Current dialogue systems focus more on textual and speech context knowledge and are usually based on two speakers. Some recent work has investigated static image-based dialogue. However, several real-world human interactions also involve dynamic visual context (similar to videos) as well as dialogue exchanges among multiple speakers. To move closer towards such multimodal conversational skills and visually-situated applications, we introduce a new video-context, many-speaker dialogue dataset based on live-broadcast soccer game videos and chats from Twitch.tv. This challenging testbed allows us to develop visually-grounded dialogue models that should generate relevant temporal and spatial event language from the live video, while also being relevant to the chat history. For strong baselines, we also present several discriminative and generative models, e.g., based on tridirectional attention flow (TriDAF). We evaluate these models via retrieval ranking-recall, automatic phrase-matching metrics, as well as human evaluation studies. We also present dataset analyses, model ablations, and visualizations to understand the contribution of different modalities and model components.

2017

pdf bib
Reinforced Video Captioning with Entailment Rewards
Ramakanth Pasunuru | Mohit Bansal
Proceedings of the 2017 Conference on Empirical Methods in Natural Language Processing

Sequence-to-sequence models have shown promising improvements on the temporal task of video captioning, but they optimize word-level cross-entropy loss during training. First, using policy gradient and mixed-loss methods for reinforcement learning, we directly optimize sentence-level task-based metrics (as rewards), achieving significant improvements over the baseline, based on both automatic metrics and human evaluation on multiple datasets. Next, we propose a novel entailment-enhanced reward (CIDEnt) that corrects phrase-matching based metrics (such as CIDEr) to only allow for logically-implied partial matches and avoid contradictions, achieving further significant improvements over the CIDEr-reward model. Overall, our CIDEnt-reward model achieves the new state-of-the-art on the MSR-VTT dataset.

pdf bib
Multi-Task Video Captioning with Video and Entailment Generation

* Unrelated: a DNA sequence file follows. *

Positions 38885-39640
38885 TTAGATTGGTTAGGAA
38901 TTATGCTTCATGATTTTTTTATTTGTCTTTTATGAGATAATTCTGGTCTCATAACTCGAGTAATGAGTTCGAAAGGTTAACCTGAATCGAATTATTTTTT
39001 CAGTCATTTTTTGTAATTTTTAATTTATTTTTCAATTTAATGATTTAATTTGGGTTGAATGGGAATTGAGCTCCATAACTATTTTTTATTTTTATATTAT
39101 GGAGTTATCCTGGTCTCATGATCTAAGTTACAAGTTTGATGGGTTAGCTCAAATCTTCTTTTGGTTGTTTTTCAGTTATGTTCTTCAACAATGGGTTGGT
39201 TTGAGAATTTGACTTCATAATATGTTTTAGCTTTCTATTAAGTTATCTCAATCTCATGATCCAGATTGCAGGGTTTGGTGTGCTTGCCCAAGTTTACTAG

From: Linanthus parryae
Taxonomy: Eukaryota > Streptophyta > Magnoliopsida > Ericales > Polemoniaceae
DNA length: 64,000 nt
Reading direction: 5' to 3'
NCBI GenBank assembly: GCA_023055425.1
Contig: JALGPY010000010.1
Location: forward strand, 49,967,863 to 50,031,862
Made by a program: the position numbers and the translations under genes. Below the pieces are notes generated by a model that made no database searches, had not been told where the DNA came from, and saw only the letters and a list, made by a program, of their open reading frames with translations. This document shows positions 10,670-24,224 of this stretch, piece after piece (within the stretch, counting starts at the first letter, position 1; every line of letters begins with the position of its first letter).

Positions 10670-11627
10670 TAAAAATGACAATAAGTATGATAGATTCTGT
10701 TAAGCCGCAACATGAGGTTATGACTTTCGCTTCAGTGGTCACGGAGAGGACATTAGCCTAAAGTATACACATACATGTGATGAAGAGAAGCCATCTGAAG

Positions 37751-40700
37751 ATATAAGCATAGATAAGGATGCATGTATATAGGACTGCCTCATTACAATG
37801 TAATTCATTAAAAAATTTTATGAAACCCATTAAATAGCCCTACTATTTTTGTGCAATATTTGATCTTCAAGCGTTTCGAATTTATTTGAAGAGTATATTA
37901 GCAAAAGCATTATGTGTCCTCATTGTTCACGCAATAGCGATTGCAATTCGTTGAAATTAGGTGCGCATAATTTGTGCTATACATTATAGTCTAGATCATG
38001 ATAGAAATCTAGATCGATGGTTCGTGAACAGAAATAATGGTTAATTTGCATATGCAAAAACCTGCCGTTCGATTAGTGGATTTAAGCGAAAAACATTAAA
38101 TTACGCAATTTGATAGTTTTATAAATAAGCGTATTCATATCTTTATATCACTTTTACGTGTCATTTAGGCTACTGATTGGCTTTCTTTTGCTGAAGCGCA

Ramakanth Pasunuru | Mohit Bansal
Proceedings of the 55th Annual Meeting of the Association for Computational Linguistics (Volume 1: Long Papers)

Video captioning, the task of describing the content of a video, has seen some promising improvements in recent years with sequence-to-sequence models, but accurately learning the temporal and logical dynamics involved in the task still remains a challenge, especially given the lack of sufficient annotated data. We improve video captioning by sharing knowledge with two related directed-generation tasks: a temporally-directed unsupervised video prediction task to learn richer context-aware video encoder representations, and a logically-directed language entailment generation task to learn better video-entailing caption decoder representations. For this, we present a many-to-many multi-task learning model that shares parameters across the encoders and decoders of the three tasks. We achieve significant improvements and the new state-of-the-art on several standard video captioning datasets using diverse automatic and human evaluations. We also show mutual multi-task improvements on the entailment generation task.

pdf bib
Towards Improving Abstractive Summarization via Entailment Generation
Ramakanth Pasunuru | Han Guo | Mohit Bansal
Proceedings of the Workshop on New Frontiers in Summarization

Abstractive summarization, the task of rewriting and compressing a document into a short summary, has achieved considerable success with neural sequence-to-sequence models. However, these models can still benefit from stronger natural language inference skills, since a correct summary is logically entailed by the input document, i.e., it should not contain any contradictory or unrelated information. We incorporate such knowledge into an abstractive summarization model via multi-task learning, where we share its decoder parameters with those of an entailment generation model. We achieve promising initial improvements based on multiple metrics and datasets (including a test-only setting). The domain mismatch between the entailment (captions) and summarization (news) datasets suggests that the model is learning some domain-agnostic inference skills.